Parents plan rally to push for increased school funds Officials' feud leads to budget cuts, stalemate over contingency money

July 19, 1998|By Kris Antonelli | Kris Antonelli,SUN STAFF

Hundreds of parents, frustrated by a budget feud between the county and school system that has resulted in slashed programs for their children, are expected to rally in front of the

Arundel Center on Monday night and call for more money for schools.

Rally organizers began passing out fliers last week urging parents to gather at 6: 30 p.m. -- a half-hour before the County Council considers a resolution that even if passed has no power to change anything but which could pressure the county executive into releasing millions of dollars in his special contingency fund to the school board.

County Executive John G. Gary has designated $8.5 million in the fund for schools, but has said he won't release it until the school board agrees to spend it for new teachers. By law, school boards, not county executives, are supposed to decide how to spend school money.

"We are angry with all of them," said Janet Pogar, president of the Glen Burnie High School PTA and one of the rally's organizers. "They are like kids on a playground. I can see the county executive's point and I can see [School Superintendent] Carol Parham's point, but I don't care. They are quarreling and carrying on while the kids and the parents are the losers."

"This has really snowballed," she said of the rally.

Fliers are being posted at community swimming pools, and parents have begun a phone tree urging people to come and protest what some parents say is a power struggle among county and school officials.

For the last few years, the county Board of Education and Gary have struggled for control over school spending. This year, the school board asked Gary for $501 million to run the school system, a 14 percent increase over last year. Angry that the board had asked for what he considered an impossible amount of money, Gary accused the independent panel of trying to embarrass him during an election year.

Gary and the council gave the board $14 million more for a budget of $454 million. Gary also said he would give the contingency fund money to the board if it agreed to use the money to hire new teachers and not spend it on what he sees as other board priorities, including new administrators and increased benefits.

The board reacted by claiming a crisis budget squeeze and cutting $9 million in programs and services.

Slashed were funds for the middle school gifted-and-talented program and after-school activity buses. Fees for school athletic programs were raised.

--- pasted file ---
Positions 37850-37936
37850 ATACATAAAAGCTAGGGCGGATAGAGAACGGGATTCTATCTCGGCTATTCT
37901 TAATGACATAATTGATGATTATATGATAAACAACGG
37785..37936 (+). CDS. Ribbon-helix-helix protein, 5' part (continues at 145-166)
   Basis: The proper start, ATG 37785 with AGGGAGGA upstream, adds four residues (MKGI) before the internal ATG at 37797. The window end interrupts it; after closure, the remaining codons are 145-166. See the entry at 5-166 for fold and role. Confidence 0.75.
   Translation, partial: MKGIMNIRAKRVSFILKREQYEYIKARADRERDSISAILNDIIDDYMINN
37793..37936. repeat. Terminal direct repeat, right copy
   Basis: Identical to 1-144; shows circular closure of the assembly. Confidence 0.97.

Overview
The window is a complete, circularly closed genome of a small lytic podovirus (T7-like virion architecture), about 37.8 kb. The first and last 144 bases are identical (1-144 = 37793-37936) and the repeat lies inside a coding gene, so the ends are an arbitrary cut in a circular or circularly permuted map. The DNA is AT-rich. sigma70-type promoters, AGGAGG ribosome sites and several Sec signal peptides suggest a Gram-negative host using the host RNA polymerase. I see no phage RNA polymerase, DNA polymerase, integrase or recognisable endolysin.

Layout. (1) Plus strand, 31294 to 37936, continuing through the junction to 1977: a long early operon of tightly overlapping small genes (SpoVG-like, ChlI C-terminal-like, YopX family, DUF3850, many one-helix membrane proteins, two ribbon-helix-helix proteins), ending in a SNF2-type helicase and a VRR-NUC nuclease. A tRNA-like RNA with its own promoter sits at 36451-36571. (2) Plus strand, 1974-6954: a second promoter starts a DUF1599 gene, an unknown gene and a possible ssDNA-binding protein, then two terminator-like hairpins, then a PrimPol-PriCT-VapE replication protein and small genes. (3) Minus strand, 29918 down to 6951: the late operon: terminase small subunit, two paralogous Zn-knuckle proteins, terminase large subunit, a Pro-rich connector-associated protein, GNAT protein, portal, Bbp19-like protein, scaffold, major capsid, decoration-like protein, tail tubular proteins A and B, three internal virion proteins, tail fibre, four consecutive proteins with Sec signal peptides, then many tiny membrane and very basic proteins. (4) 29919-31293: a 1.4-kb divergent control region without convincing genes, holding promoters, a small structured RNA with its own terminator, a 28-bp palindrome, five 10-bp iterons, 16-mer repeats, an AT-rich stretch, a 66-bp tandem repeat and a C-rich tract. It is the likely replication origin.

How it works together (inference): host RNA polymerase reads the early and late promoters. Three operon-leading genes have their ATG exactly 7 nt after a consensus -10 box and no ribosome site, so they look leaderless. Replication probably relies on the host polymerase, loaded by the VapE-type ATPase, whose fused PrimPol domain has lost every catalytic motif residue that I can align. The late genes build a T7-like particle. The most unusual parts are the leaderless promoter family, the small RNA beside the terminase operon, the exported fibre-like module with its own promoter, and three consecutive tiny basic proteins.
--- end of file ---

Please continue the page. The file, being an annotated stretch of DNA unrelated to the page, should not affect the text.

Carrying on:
Councilwoman Diane Evans, who is running as a Democrat against Gary, introduced the resolution this month directing the council to use an unspecified amount of money in the contingency fund to restore the gifted-and-talented and other high-profile programs. Although Evans, during the budget process, tried to restore funds that Gary had cut, the rest of the council voted against her. Ultimately, Evans voted with the council to put $8.5 million in the contingency fund.

Meanwhile, Carlesa Finney, school board president, has asked Gary to give the board $5.8 million from the contingency fund to pay for such things as $1 million in administrative costs, $1.7 for instructional salaries that could include new teachers, special education and transportation.

Gary refused Finney until she gave him details on how the money would be spent rather than just listing some categories and amounts.

Under state law, Finney and the board are not obligated to explain item by item what they intend to spend the money on. A county executive can place the money in a budget category and a school board can then decide how the money is spent within

the category.

"This is not personal, it is not about power in a personal sense," Finney said. "It's about checks and balances and the balance of powers in a democracy."

The bottom line, Finney said, is that the board needed $23 million from the county to maintain the same services as the year before and it received $14 million -- leaving a $9 million shortfall.

Pogar said that if the board gets any additional money from the county, parents want to make sure the board restores programs like the gifted-and-talented and French Immersion -- classes in which students learn all their subjects in French.

"Even if the County Council gives the board back the money," said Cindi Johnston, whose two children attend Crofton Woods Elementary. "They have no obligation to restore the programs that they cut."

Finney said it is possible that some of the programs could be restored if the board gets more money, but it would depend on how much it received.

Pub Date: 7/19/98

Baltimore Sun Articles
|
|
|
Please note the green-lined linked article text has been applied commercially without any involvement from our newsroom editors, reporters or any other editorial staff.